Relationship between clinical features and gastric emptying disturbances in diabetes mellitus

Clin Endocrinol (Oxf). 2009 Mar;70(3):415-20. doi: 10.1111/j.1365-2265.2008.03351.x. Epub 2008 Aug 22.


Background and objectives: Gastric emptying (GE) may be delayed or rapid in diabetes mellitus. We sought to ascertain differences in risk factors or associated features (i.e. diabetic 'phenotype') among patients with diabetes who have rapid, slow or normal GE.

Methods: From a database of patients in whom gastrointestinal transit was assessed by scintigraphy, we compared the diabetic phenotype in diabetic patients with rapid, slow and normal GE.

Results: Of 129 patients, 55 (42%) had normal, 46 (36%) had delayed and 28 (22%) patients had rapid GE. In each GE category, there was an approximately equal number of type 1 and type 2 diabetes. In multivariable analyses, significant weight loss (OR, 2.81; 95% CI, 1.09-7.23) and neuropathy (OR, 3.60; 95% CI, 1.007-12.89) were the risk factors for delayed and rapid GE, respectively. Insulin therapy (OR, 0.08; 95% CI, 0.01-0.53) was associated with a lower risk of rapid compared to normal GE. However, other manifestations or characteristics of the diabetes 'phenotype' (i.e. type and duration of diabetes, glycosylated haemoglobin levels, and extraintestinal complications) were not useful for discriminating normal from delayed or rapid GE. At a specificity of 60%, clinical features were 73% sensitive for discriminating between normal and delayed GE and 80% sensitive for discriminating normal from rapid GE.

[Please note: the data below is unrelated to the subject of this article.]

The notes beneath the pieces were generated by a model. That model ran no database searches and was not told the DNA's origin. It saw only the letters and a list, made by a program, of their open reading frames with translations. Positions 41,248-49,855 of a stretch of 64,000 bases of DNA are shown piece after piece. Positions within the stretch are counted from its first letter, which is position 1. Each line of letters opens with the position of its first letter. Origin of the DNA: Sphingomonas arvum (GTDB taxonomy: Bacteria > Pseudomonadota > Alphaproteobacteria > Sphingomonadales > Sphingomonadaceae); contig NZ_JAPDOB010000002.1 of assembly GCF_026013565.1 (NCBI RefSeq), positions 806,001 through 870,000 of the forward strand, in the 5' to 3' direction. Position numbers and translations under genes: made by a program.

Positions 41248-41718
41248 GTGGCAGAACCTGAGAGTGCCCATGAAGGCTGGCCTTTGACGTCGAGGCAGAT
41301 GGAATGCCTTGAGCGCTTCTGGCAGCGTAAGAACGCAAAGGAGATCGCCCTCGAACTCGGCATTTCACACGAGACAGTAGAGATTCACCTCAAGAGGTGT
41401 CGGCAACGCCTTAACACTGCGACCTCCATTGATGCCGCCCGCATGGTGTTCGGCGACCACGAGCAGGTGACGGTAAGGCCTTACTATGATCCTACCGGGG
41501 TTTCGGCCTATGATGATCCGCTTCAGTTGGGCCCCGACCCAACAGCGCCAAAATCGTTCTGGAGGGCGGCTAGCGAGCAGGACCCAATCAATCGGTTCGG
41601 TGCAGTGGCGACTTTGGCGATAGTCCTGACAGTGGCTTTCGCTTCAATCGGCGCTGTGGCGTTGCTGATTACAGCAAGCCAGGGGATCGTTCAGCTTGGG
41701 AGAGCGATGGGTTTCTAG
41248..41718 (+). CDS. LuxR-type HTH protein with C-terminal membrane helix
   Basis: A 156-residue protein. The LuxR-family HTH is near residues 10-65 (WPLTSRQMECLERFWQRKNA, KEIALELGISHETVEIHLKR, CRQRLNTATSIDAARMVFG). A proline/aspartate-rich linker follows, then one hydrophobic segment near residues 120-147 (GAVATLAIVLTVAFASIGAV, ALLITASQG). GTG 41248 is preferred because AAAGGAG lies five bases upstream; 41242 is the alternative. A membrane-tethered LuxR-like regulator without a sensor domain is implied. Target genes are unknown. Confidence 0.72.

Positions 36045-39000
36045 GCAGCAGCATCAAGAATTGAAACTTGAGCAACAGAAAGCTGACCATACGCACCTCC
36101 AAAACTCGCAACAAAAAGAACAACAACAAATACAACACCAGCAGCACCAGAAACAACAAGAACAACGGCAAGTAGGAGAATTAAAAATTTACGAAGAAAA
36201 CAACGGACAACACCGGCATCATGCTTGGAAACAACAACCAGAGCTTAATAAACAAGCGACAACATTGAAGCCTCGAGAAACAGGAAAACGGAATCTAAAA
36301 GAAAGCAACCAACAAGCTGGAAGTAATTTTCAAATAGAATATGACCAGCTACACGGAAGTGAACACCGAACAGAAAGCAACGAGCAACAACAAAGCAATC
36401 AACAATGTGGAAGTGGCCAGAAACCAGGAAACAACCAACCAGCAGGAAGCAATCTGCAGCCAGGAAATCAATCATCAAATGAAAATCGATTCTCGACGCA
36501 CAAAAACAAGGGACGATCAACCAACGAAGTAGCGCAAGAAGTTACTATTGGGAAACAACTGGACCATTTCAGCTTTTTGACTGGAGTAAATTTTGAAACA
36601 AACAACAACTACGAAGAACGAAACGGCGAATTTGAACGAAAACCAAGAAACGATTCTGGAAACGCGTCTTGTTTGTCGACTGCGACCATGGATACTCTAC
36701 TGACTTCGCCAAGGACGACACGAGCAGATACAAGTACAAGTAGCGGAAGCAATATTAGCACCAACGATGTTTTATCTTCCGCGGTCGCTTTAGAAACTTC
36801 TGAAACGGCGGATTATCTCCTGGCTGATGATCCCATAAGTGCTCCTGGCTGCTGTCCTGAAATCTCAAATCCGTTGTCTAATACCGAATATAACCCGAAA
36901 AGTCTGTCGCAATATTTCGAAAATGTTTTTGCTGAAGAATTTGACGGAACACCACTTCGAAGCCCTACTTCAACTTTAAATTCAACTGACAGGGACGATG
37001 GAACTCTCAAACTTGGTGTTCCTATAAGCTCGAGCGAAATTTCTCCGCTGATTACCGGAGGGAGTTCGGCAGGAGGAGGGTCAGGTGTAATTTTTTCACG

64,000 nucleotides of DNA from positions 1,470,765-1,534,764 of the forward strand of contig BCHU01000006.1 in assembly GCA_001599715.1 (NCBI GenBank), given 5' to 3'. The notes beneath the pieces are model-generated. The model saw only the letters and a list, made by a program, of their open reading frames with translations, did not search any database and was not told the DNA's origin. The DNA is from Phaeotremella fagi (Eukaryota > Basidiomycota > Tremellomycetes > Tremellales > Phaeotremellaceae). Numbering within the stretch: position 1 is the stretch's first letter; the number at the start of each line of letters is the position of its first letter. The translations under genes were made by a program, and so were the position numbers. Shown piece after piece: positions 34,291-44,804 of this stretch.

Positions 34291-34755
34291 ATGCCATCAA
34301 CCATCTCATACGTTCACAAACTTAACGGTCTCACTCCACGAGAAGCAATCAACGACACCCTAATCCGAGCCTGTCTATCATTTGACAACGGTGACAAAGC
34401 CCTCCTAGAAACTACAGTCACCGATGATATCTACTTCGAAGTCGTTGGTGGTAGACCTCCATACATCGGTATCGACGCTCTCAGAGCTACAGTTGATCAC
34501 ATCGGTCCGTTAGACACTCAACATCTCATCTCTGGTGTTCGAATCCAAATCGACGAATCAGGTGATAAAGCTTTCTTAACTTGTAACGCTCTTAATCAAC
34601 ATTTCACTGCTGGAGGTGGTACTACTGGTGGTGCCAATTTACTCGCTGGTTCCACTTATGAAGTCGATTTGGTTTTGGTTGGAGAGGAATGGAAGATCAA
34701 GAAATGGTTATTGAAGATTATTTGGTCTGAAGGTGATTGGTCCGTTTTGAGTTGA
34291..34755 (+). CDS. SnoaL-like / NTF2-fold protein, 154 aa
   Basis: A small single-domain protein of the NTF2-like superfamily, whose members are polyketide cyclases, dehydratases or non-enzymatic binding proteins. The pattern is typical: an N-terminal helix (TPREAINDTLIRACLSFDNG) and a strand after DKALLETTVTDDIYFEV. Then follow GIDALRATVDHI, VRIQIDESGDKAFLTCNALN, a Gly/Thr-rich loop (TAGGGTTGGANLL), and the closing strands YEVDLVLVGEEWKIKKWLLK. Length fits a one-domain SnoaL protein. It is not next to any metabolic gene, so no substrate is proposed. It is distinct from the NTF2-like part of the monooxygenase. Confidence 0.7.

Conclusions: Diabetes is associated with slow and rapid GE. Because the diabetic phenotype is of limited utility for identifying disordered GE, GE should be assessed in patients with diabetes and gastrointestinal symptoms.

Publication types

  • Comparative Study
  • Research Support, N.I.H., Extramural

MeSH terms

  • Diabetes Mellitus, Type 1 / physiopathology*
  • Diabetes Mellitus, Type 2 / physiopathology*
  • Female
  • Gastric Emptying / physiology*
  • Gastrointestinal Diseases / physiopathology*
  • Humans
  • Longitudinal Studies
  • Male
  • Middle Aged
  • Multivariate Analysis
  • Phenotype*
  • ROC Curve
  • Sensitivity and Specificity